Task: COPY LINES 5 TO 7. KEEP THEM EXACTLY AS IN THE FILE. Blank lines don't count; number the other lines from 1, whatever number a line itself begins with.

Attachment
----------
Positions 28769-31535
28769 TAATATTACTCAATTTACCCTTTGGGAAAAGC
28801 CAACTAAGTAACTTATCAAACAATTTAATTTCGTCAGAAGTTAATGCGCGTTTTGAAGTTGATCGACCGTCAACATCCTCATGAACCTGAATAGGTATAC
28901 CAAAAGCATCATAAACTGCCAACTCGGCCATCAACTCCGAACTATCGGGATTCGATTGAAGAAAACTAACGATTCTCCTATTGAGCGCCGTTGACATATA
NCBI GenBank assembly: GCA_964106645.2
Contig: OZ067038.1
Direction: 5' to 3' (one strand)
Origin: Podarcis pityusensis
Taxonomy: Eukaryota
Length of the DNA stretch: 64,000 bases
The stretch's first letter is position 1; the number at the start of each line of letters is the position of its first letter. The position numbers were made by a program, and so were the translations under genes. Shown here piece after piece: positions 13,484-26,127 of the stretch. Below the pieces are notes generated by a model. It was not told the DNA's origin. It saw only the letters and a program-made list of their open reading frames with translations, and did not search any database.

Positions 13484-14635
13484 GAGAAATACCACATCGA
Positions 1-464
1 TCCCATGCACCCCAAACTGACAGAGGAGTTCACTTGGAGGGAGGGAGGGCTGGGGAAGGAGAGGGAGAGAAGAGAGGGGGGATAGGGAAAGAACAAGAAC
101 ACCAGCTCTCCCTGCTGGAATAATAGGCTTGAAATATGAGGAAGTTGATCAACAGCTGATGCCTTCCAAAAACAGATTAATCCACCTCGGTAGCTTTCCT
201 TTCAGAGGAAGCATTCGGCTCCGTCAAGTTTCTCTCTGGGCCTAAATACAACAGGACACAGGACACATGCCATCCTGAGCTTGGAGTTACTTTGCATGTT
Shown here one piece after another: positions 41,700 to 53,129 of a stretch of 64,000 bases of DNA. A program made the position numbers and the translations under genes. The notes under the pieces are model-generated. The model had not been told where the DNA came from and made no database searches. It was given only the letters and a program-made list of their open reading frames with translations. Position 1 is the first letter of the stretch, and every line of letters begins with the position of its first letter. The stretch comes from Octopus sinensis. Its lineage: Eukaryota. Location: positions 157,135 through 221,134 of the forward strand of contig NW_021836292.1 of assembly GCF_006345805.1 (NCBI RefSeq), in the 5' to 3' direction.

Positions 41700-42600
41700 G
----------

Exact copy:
NCBI GenBank assembly: GCA_964106645.2
Contig: OZ067038.1
Direction: 5' to 3' (one strand)